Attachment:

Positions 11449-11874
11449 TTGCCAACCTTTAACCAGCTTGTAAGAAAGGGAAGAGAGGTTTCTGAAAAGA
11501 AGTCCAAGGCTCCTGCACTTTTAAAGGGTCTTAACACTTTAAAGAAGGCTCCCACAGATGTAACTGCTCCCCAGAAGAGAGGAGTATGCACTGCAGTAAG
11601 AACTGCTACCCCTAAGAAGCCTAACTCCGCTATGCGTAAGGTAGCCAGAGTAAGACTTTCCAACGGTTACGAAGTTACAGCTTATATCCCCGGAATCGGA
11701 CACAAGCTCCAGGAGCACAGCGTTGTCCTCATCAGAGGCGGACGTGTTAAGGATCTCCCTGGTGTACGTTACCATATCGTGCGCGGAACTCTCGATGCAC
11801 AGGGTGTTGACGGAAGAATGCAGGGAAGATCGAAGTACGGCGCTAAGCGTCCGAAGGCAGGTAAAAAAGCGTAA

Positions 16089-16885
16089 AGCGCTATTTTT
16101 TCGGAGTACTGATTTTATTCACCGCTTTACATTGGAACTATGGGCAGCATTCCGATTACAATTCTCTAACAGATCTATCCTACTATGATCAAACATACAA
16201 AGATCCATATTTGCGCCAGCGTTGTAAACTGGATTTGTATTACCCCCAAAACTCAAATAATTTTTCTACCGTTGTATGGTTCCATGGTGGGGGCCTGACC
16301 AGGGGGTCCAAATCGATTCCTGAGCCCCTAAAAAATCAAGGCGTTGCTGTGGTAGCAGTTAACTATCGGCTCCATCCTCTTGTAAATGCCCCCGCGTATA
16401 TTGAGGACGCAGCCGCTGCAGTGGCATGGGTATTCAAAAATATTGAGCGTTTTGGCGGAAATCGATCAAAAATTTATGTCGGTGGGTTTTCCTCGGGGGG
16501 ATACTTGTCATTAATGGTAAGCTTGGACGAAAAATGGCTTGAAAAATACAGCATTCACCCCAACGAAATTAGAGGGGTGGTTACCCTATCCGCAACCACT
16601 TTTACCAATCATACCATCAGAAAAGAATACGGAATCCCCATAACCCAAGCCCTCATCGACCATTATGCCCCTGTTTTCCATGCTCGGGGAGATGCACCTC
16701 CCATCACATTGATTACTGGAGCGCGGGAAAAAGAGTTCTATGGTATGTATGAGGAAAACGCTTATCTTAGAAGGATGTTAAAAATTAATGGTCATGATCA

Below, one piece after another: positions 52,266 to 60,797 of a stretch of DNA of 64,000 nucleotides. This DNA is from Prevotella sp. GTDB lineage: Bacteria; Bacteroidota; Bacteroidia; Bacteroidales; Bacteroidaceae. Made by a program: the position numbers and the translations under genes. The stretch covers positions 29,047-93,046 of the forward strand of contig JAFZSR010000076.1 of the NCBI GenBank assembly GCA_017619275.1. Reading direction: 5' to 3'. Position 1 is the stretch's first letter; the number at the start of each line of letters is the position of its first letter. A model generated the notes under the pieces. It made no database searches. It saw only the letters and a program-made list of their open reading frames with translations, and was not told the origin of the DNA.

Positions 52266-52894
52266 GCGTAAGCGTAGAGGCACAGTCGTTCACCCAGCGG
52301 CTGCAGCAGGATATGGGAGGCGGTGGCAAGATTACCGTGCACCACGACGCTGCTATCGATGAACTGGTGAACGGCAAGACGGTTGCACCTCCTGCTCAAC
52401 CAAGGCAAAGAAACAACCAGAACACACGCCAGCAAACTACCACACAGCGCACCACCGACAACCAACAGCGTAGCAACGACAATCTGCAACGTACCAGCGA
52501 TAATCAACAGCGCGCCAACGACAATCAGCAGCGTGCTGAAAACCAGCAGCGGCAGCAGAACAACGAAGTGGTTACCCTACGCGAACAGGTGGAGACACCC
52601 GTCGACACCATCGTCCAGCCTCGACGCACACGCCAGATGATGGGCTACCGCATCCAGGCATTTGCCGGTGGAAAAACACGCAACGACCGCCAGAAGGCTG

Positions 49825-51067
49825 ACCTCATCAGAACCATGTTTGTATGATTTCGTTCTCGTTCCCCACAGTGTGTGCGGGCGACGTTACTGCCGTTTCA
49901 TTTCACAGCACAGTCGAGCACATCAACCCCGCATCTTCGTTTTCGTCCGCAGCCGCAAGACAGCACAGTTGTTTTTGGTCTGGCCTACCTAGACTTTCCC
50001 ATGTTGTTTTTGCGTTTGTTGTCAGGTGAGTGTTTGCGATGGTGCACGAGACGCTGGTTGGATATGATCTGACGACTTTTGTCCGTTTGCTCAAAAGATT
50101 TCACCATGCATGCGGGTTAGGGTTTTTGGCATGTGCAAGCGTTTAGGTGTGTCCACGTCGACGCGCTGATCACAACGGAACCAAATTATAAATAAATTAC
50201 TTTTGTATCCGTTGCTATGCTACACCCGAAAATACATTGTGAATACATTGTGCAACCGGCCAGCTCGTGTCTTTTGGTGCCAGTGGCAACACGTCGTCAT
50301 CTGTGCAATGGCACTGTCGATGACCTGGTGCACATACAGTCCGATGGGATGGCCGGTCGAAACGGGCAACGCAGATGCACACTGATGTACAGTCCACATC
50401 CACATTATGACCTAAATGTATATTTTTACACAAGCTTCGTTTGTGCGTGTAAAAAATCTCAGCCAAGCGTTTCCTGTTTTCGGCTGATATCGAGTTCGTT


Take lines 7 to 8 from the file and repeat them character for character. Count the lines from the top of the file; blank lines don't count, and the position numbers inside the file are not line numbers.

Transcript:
Positions 16089-16885
16089 AGCGCTATTTTT